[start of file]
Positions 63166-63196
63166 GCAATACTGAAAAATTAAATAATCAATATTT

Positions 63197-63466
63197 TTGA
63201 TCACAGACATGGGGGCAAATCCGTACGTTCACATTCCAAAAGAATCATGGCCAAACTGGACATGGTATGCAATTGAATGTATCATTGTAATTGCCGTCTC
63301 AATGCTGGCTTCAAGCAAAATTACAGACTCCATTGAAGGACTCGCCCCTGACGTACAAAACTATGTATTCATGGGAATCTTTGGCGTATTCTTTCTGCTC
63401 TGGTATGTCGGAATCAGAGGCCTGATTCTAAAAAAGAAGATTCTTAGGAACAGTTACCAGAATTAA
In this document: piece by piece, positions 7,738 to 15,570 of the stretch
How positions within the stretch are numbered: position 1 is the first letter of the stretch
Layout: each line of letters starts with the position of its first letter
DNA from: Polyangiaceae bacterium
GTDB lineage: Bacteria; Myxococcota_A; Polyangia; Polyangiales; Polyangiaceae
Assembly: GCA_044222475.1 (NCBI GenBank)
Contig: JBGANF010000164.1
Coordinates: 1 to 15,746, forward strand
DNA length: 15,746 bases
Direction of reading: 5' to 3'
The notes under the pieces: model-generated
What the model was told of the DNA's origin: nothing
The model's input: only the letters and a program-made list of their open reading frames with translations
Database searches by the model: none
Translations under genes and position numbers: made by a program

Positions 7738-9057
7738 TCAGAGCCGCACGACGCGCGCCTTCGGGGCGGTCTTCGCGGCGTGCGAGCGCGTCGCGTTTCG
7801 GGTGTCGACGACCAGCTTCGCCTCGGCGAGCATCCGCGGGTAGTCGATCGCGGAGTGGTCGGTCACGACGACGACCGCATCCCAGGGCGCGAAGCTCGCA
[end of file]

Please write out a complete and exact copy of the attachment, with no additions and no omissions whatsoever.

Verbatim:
Positions 63166-63196
63166 GCAATACTGAAAAATTAAATAATCAATATTT

Positions 63197-63466
63197 TTGA
63201 TCACAGACATGGGGGCAAATCCGTACGTTCACATTCCAAAAGAATCATGGCCAAACTGGACATGGTATGCAATTGAATGTATCATTGTAATTGCCGTCTC
63301 AATGCTGGCTTCAAGCAAAATTACAGACTCCATTGAAGGACTCGCCCCTGACGTACAAAACTATGTATTCATGGGAATCTTTGGCGTATTCTTTCTGCTC
63401 TGGTATGTCGGAATCAGAGGCCTGATTCTAAAAAAGAAGATTCTTAGGAACAGTTACCAGAATTAA
In this document: piece by piece, positions 7,738 to 15,570 of the stretch
How positions within the stretch are numbered: position 1 is the first letter of the stretch
Layout: each line of letters starts with the position of its first letter
DNA from: Polyangiaceae bacterium
GTDB lineage: Bacteria; Myxococcota_A; Polyangia; Polyangiales; Polyangiaceae
Assembly: GCA_044222475.1 (NCBI GenBank)
Contig: JBGANF010000164.1
Coordinates: 1 to 15,746, forward strand
DNA length: 15,746 bases
Direction of reading: 5' to 3'
The notes under the pieces: model-generated
What the model was told of the DNA's origin: nothing
The model's input: only the letters and a program-made list of their open reading frames with translations
Database searches by the model: none
Translations under genes and position numbers: made by a program

Positions 7738-9057
7738 TCAGAGCCGCACGACGCGCGCCTTCGGGGCGGTCTTCGCGGCGTGCGAGCGCGTCGCGTTTCG
7801 GGTGTCGACGACCAGCTTCGCCTCGGCGAGCATCCGCGGGTAGTCGATCGCGGAGTGGTCGGTCACGACGACGACCGCATCCCAGGGCGCGAAGCTCGCA